“According to a study released last year by the Economic Policy Institute nearly 14% of America’s teachers are either leaving their school or leaving teaching altogether, and school systems are having a hard time replacing them,” St. Louis station KDNL reported last month.

One Alabama teacher whom the station spoke to said he left his job as a public school teacher after only two months because of bad student behavior.

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“After four years of college and thousands in student loans, this former middle school science teacher called it quits,” the station noted. “He began having his doubts, he said, from the very first day.”

“He was told he’d teach about 24 students per class. The reality was between 32 and 36. And some of those students made it impossible for him to teach and for others to learn.”

“Having students playing video games on their phone, just getting up, walking around, yelling at each other as if they were just hanging out at the house instead of at a school where they were there to learn,” he said.

And his only option was to simply “write ’em up.”

“Write ’em up. Write ’em up was just kind of the thing. Write them up, and if they get so many write-ups, then we’ll deal with it then,” he explained.

“No specific number, just write them up and at some point, we’ll try to address the behavior that way. Then it was call parents. Write them up, and call parents.”

In some districts across the country, however, write-ups are completely useless because they never lead to any actual discipline. Thanks to a law signed by California Gov. Gavin Newsom last September, for example, as of July teachers in California will no longer be allowed to suspend elementary and middle school students over misbehavior.

The law was pushed by identity politics-obsessed politicians who falsely believe racial disparities in school discipline are attributable to racism.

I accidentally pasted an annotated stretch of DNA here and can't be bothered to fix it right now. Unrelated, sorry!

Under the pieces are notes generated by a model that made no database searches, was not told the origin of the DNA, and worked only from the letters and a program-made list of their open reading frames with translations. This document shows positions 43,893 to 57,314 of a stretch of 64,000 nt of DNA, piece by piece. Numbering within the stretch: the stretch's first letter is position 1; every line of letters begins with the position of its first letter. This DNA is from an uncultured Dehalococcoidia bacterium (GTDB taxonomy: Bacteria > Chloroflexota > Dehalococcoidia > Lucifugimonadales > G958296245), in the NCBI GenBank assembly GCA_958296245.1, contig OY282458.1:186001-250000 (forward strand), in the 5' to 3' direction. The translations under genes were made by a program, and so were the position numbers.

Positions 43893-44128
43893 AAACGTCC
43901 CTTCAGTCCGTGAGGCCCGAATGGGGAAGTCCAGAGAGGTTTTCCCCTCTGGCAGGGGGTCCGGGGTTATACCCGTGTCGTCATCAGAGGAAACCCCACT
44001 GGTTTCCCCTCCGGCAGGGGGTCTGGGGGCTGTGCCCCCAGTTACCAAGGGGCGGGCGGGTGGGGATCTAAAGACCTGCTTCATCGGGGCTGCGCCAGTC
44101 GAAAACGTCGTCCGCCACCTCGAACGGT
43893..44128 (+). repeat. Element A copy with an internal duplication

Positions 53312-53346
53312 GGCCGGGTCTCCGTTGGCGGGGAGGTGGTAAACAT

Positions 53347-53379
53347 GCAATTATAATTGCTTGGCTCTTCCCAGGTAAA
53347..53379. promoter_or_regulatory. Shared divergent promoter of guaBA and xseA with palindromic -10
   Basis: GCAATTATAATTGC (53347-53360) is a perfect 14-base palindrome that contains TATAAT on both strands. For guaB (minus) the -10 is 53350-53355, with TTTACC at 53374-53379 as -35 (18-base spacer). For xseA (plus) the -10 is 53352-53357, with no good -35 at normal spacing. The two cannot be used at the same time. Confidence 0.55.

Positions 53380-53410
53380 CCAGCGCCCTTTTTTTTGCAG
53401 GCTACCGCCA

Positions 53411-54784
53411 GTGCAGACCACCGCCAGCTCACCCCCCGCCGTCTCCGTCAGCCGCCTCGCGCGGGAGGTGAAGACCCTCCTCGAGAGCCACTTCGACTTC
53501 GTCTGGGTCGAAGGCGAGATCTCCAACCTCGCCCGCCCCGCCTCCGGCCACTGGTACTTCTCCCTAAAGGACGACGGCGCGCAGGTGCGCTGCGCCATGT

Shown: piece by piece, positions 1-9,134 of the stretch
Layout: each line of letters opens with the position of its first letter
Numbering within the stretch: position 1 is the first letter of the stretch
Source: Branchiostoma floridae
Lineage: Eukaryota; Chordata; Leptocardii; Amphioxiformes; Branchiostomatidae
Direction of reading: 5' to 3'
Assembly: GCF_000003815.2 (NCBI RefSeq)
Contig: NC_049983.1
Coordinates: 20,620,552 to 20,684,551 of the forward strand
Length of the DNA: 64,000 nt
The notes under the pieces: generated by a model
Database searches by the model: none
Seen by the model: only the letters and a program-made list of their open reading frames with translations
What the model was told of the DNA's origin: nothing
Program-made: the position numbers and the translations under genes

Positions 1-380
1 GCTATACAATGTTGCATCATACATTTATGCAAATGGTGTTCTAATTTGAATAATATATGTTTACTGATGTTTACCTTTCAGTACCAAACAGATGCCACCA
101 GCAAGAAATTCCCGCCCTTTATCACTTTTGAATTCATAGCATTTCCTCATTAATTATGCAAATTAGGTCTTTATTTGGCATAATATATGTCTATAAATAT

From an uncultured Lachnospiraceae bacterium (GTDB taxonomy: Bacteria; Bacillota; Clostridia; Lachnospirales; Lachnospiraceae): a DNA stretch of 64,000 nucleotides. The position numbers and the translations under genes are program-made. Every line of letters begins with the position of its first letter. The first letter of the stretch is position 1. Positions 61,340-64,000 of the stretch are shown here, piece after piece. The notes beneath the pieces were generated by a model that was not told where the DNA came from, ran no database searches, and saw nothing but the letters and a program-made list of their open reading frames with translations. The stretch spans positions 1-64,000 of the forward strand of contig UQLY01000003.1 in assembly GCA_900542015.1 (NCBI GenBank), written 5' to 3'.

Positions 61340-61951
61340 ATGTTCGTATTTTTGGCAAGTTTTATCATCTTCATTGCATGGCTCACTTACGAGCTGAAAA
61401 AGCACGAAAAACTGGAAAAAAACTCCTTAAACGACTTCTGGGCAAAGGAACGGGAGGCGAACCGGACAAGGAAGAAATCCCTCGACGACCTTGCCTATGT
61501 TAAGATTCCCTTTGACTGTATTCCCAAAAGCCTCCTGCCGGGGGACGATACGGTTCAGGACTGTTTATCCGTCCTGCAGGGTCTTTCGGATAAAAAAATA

Now, of the states where corporal punishment still remains legal, only a select few actually apply it, including Kentucky.

“In 19 Kentucky school districts, when a student misbehaves, teachers or principals can still use a paddle to spank students on the behind. Last year, educators used paddling to discipline students at least 284 times — mostly in Eastern and South-Central Kentucky. The state keeps track of how often schools use it, and on who,” station WKMS reported last month.

Part of the reason corporal punishment remains an option for discipline in Kentucky is because of “pressure” from parents, according to Kentucky Youth Advocates executive director Terry Brooks.

We’ve heard more than once that the superintendent and/or the school board would like to ban it, but they face community pressure not to,” he explained.

For a lot of folks, that paddle represents orderly and safe environments. You know it’s like ‘we want you to be tough on kids, you got to take a strong stand.’

Vivek Saxena

Senior Staff Writer
[email protected]

V. Saxena is a staff writer for BizPac Review with a decade of experience as a professional writer, and a lifetime of experience as an avid news junkie. He holds a degree in computer technology from Purdue University.
Vivek Saxena